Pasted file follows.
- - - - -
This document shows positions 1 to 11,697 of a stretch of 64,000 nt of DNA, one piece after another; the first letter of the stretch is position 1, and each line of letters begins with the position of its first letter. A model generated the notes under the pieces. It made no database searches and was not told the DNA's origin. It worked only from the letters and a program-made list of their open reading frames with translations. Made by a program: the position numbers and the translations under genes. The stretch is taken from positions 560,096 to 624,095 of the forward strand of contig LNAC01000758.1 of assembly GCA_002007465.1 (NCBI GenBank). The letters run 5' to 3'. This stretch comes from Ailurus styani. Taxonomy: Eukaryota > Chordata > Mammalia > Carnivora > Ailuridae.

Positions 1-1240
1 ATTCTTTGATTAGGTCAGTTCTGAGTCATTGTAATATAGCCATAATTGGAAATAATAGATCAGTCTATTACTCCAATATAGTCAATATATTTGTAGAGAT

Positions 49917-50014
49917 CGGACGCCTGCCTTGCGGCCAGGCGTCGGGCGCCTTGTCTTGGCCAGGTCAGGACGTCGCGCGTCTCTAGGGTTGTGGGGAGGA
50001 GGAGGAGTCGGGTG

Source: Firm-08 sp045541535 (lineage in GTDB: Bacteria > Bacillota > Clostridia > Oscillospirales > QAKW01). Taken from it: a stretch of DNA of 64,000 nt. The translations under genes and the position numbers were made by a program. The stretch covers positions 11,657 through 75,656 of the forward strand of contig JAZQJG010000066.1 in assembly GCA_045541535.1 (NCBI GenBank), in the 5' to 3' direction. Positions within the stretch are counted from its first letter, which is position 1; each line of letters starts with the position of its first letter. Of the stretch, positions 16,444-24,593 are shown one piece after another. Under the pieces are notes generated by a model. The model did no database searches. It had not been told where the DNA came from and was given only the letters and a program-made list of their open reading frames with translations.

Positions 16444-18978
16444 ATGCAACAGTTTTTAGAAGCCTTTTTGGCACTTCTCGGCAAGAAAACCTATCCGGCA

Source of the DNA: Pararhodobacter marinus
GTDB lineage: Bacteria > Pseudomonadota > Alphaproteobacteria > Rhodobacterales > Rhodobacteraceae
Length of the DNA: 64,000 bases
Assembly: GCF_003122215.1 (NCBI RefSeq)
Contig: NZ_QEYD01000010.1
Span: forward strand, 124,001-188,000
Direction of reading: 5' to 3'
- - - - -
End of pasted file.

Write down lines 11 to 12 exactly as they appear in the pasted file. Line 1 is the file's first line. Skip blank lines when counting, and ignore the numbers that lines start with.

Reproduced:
GTDB lineage: Bacteria > Pseudomonadota > Alphaproteobacteria > Rhodobacterales > Rhodobacteraceae
Length of the DNA: 64,000 bases